"So he was four feet long, was he?"
"Every bit of it," I said.
"We know better Alan. We caught your fish and here he is!"

As Jerry grabbed his stringer and held up a snaky looking Northern of about eighteen inches, Richard chimed in with, "And here's your Woodchopper to prove it! He still had it in his mouth."

Needles to say, the campfire conversation that night focused on my uncanny ability to exaggerate, as have most of our get-togethers since. Had they attempted to duplicate the campfire scene from "Blazing Saddles" there wouldn't have been more laughter and finger pointing.

It's been twenty years since the Basswood Lake Incident and how they got that Woodchopper I'll never know, because none of them will fess up. But this I do know...that fish was huge...every bit of four feet long! I know he was. I saw him. Really.

Publishing this little bit of history is my birthday present to myself. My best friend, Jerry (the former Mad Cheese Scientist) will squirm again as he reads the true story of our northern adventure; he will no doubt stick to his side of the story and nervously laugh as he, yet again, attempts disparage my honesty.
But most of all, deep down inside where the truth resides, he’ll be green with envy that he has never felt the pull of such a magnificent fish!

Friday, October 9, 2009

Favorite Time of the year

As we had left the window open last night it was really hard to climb out of that warm bed this morning! I had an early appointment to make at the Asheville VA’s Orthopedic Clinic and the early morning nip in the air was a sure sign of things to come...warm jackets, welcome campfires, falling leaves and of course...some very exciting fall fly fishing. After the appointment and my arrival at the office I logged on to catch up on some emails and seeing this old screen saver, thought I'd share it with you.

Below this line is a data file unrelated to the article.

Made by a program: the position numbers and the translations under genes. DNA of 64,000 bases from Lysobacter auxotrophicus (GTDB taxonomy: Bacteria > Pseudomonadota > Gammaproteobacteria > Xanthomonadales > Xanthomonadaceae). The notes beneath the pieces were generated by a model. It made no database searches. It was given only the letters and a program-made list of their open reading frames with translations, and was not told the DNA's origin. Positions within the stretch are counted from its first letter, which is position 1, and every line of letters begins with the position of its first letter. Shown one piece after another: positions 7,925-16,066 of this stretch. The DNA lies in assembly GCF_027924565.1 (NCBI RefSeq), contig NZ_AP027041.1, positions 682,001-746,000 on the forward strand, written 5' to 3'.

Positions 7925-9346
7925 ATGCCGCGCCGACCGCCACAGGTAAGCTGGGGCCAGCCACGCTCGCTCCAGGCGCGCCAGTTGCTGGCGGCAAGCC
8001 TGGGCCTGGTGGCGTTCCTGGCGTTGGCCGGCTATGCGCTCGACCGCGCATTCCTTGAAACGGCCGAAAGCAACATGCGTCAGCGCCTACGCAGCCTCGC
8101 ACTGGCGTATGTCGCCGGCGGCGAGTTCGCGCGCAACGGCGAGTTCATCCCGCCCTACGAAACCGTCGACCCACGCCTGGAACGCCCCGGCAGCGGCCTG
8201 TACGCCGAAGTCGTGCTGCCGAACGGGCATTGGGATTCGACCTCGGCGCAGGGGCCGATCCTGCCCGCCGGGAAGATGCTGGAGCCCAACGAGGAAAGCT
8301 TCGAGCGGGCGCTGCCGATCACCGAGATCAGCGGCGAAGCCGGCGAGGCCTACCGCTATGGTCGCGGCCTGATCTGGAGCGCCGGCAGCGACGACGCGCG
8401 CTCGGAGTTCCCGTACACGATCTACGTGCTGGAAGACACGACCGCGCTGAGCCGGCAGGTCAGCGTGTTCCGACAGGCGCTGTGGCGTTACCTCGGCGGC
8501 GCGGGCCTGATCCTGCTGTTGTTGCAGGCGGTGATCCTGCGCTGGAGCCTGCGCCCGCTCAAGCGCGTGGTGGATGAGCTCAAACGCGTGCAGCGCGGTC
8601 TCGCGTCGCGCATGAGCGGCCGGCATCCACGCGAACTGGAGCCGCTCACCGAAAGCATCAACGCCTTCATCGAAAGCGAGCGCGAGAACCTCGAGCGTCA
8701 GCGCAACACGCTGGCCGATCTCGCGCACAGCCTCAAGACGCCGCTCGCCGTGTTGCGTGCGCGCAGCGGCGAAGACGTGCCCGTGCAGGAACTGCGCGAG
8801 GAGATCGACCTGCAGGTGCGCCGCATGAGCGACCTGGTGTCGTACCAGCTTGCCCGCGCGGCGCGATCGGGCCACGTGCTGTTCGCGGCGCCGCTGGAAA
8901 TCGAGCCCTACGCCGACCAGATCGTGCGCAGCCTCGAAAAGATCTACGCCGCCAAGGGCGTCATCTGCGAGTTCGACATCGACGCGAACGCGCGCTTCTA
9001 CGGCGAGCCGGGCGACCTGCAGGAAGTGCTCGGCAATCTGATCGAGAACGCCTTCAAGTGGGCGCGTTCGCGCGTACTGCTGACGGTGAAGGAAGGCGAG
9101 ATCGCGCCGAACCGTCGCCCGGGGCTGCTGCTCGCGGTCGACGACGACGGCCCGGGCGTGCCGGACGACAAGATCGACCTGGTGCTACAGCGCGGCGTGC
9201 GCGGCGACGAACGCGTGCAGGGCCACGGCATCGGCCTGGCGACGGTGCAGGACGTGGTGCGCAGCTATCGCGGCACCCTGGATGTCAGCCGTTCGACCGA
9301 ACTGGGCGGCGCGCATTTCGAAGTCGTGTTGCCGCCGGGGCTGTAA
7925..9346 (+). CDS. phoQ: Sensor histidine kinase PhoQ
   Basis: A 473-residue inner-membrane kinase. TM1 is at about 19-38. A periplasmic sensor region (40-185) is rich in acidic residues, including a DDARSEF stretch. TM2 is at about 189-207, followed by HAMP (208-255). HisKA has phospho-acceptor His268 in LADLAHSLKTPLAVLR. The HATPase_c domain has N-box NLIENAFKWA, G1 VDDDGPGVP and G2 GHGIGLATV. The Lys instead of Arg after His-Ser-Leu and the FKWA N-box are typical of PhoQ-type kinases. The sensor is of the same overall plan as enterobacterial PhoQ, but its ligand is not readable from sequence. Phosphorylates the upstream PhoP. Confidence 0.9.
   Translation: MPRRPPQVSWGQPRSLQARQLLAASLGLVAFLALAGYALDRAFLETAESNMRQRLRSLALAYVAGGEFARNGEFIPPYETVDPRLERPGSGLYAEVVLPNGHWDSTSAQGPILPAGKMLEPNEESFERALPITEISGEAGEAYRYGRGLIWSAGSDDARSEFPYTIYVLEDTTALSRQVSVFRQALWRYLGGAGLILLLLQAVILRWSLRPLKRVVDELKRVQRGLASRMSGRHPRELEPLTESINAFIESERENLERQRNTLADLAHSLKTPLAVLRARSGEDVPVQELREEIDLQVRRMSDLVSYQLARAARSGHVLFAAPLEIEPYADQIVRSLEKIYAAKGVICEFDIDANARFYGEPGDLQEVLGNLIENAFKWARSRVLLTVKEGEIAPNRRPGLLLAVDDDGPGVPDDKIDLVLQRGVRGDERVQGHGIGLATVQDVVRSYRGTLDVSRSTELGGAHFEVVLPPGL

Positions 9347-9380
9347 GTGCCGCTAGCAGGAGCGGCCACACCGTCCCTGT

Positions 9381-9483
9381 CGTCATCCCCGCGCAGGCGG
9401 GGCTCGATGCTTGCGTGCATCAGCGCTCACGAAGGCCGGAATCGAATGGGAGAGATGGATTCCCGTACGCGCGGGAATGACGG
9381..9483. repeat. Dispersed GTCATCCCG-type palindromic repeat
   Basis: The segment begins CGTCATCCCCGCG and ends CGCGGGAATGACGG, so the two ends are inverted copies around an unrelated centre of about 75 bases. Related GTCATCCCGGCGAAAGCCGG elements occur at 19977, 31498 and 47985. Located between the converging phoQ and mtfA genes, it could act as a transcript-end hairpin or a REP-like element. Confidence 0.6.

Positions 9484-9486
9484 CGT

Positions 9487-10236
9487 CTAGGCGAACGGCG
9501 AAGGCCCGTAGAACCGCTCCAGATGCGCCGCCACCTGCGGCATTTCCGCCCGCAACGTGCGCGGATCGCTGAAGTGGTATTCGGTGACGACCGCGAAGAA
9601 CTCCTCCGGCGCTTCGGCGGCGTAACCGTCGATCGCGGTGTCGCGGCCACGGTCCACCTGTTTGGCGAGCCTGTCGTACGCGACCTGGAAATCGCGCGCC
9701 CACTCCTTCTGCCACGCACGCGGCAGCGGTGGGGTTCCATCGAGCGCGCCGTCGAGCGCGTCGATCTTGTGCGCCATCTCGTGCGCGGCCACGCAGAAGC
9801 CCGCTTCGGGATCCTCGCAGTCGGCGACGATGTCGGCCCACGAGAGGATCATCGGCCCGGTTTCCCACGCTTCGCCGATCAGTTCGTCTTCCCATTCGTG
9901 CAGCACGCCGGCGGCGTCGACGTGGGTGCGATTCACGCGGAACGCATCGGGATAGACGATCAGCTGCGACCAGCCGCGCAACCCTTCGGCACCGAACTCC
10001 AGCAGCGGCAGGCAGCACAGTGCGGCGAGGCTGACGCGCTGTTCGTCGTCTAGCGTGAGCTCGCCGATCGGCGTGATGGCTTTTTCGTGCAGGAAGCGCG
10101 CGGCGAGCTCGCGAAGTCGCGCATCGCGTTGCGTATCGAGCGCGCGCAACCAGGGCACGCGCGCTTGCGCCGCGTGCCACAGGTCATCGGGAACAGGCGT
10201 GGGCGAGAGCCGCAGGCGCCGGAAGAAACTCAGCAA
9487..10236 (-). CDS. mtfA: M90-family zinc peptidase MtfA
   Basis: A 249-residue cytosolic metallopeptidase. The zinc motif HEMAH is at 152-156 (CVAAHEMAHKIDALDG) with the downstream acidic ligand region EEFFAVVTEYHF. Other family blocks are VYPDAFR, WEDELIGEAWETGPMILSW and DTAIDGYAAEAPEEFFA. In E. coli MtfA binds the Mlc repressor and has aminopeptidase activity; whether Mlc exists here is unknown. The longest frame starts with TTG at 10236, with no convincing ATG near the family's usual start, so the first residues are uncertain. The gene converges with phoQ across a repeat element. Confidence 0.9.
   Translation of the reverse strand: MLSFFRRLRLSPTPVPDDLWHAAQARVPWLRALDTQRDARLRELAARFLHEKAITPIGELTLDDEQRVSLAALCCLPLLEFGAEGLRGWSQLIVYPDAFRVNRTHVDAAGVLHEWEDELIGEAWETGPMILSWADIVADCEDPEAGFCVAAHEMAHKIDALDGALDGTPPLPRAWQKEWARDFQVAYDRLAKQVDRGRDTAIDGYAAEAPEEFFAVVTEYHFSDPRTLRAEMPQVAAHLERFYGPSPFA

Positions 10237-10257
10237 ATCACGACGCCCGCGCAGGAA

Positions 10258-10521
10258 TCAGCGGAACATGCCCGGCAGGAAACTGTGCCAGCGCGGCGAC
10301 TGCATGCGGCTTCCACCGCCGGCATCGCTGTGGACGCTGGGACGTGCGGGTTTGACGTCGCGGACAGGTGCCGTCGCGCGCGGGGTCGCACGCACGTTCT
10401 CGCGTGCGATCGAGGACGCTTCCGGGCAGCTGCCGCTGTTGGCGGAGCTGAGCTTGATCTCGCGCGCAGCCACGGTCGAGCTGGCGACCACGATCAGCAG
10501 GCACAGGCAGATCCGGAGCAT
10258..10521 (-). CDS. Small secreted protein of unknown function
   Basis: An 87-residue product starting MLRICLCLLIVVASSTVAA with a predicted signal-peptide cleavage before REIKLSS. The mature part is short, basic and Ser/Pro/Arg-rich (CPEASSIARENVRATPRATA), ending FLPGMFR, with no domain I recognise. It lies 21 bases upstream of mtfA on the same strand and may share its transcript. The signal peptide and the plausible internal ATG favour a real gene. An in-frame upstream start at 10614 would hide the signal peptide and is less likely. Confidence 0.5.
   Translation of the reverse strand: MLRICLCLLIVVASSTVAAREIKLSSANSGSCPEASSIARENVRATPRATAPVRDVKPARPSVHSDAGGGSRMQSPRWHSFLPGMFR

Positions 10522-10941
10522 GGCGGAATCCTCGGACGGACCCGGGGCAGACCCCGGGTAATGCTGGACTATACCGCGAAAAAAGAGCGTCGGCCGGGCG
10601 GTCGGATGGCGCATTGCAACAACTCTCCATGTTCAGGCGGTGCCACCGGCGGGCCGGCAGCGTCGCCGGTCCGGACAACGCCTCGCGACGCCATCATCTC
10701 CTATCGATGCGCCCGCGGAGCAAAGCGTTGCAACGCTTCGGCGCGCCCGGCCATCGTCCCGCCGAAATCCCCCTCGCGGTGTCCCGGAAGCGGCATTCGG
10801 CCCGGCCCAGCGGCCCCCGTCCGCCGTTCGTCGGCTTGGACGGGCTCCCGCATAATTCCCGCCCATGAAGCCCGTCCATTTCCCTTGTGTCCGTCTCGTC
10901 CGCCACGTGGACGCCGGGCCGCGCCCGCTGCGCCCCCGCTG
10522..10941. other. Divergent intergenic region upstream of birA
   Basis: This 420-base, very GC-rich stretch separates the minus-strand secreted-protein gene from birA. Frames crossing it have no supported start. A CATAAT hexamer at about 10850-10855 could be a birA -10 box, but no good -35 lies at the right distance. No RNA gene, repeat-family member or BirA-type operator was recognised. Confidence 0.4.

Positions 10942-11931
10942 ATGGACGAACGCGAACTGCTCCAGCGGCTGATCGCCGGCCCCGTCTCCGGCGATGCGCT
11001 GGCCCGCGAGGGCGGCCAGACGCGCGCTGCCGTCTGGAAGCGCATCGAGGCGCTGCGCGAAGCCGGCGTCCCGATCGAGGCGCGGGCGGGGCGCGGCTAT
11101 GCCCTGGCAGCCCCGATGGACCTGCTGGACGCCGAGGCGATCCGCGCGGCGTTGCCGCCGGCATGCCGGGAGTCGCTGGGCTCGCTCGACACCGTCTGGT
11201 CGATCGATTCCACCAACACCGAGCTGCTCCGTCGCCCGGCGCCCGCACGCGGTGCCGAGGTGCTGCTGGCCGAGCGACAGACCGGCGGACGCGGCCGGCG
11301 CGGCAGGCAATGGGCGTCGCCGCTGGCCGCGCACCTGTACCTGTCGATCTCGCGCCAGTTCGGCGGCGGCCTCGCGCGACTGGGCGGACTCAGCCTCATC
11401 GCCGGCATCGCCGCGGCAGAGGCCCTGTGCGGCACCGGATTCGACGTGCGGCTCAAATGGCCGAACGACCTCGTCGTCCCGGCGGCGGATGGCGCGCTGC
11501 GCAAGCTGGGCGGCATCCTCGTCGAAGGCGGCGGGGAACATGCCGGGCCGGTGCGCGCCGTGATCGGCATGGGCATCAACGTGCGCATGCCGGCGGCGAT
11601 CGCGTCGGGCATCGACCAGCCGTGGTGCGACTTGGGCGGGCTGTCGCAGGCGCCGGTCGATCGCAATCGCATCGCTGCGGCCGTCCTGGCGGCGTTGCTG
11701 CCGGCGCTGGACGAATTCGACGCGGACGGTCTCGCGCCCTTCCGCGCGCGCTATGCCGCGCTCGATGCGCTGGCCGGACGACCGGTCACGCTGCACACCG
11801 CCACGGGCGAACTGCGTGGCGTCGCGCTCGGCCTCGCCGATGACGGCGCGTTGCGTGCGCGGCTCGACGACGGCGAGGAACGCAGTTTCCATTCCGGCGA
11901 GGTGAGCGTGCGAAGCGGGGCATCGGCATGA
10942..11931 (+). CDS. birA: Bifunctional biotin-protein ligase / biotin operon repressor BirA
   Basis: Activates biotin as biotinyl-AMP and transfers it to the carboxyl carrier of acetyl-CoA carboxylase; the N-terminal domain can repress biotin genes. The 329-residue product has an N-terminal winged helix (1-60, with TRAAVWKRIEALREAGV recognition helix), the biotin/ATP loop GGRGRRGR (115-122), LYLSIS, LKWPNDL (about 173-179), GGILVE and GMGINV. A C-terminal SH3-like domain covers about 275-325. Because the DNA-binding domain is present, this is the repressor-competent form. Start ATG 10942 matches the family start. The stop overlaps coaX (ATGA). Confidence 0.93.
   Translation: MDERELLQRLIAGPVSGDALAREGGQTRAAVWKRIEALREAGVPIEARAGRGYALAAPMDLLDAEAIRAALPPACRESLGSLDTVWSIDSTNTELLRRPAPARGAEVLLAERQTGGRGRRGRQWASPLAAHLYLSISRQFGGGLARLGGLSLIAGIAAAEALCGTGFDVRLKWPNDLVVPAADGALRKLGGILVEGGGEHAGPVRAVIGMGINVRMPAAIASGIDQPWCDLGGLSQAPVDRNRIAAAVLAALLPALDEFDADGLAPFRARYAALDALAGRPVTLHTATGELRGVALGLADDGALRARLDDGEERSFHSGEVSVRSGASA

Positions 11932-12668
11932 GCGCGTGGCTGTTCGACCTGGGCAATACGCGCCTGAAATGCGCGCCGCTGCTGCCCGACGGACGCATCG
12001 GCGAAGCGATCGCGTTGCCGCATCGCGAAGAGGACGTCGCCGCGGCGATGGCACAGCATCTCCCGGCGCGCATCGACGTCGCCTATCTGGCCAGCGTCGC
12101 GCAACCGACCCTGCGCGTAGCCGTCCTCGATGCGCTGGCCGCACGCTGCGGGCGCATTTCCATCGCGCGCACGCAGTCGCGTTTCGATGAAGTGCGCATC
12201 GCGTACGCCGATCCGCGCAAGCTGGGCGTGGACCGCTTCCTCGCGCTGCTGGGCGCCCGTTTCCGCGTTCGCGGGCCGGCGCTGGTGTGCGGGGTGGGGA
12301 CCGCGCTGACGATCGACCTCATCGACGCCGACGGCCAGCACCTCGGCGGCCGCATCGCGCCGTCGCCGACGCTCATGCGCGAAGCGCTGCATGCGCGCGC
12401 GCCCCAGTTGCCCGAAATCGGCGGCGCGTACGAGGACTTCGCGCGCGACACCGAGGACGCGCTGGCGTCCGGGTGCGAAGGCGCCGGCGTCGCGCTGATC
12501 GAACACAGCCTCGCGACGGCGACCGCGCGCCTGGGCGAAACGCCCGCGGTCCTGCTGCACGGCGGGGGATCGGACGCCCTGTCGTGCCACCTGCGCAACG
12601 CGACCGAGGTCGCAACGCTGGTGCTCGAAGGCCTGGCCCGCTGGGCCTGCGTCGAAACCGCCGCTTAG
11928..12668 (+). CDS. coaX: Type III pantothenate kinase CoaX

If you look close you’ll see that it was painted back in ’03. Done in acrylics, I had copied the image as a “learning experience” from a very well known artist that I have admired for years and I was pleased by the way it turned out. It says pretty much everything about this time of year so I thought I’d share it with you.

What better time of year to get out and enjoy nature. Sure, if we can manage to include a little fly fishing, so much the better. But even if we can’t, what a treat it is to take in the beauty of God’s Creation on a crisp fall day.

Attention SPONSORS

Now that the long awaited FTC endorsement guidelines have come out I want it to be known that I am now available for endorsement deals, and that, in spite of what my friends, family and some readers will say, I am, as required in the guidelines...a credible blogger.

As such, I have no intention of signing up with multiple gear and equipment companies just to get the freebies rolling in. Rather, I will entertain endorsement deals with only the first three reputable firms that submit their proposals in each of the following product categories:
Fly rods & reels
Vests & chest packs
Waders & boots
Flies, trout
Flies, bass
Landing nets
Destination transportation & lodging

RFP’s in the general category of “Art Supplies” will be going out on November 1, 2009.

I can assure all interested parties that I will abide with all of the FTC’s 81 page Federal Register guidelines, including, but not limited to, all full disclosure requirements.

Monday, October 5, 2009


Snake River Cutthroat
If you look back to WEEK 9 you can see the pen & ink version of this Cutthroat. Over the weekend, rather than sit and watch my Sooners get whipped by Miami (again!) I decided to make better use of my time. The game Saturday night provided very few occasions for me to jump from the chair and shout for fact, very few reasons to even glance at the I was finally able to put the finishing touches on this. Hope you like it!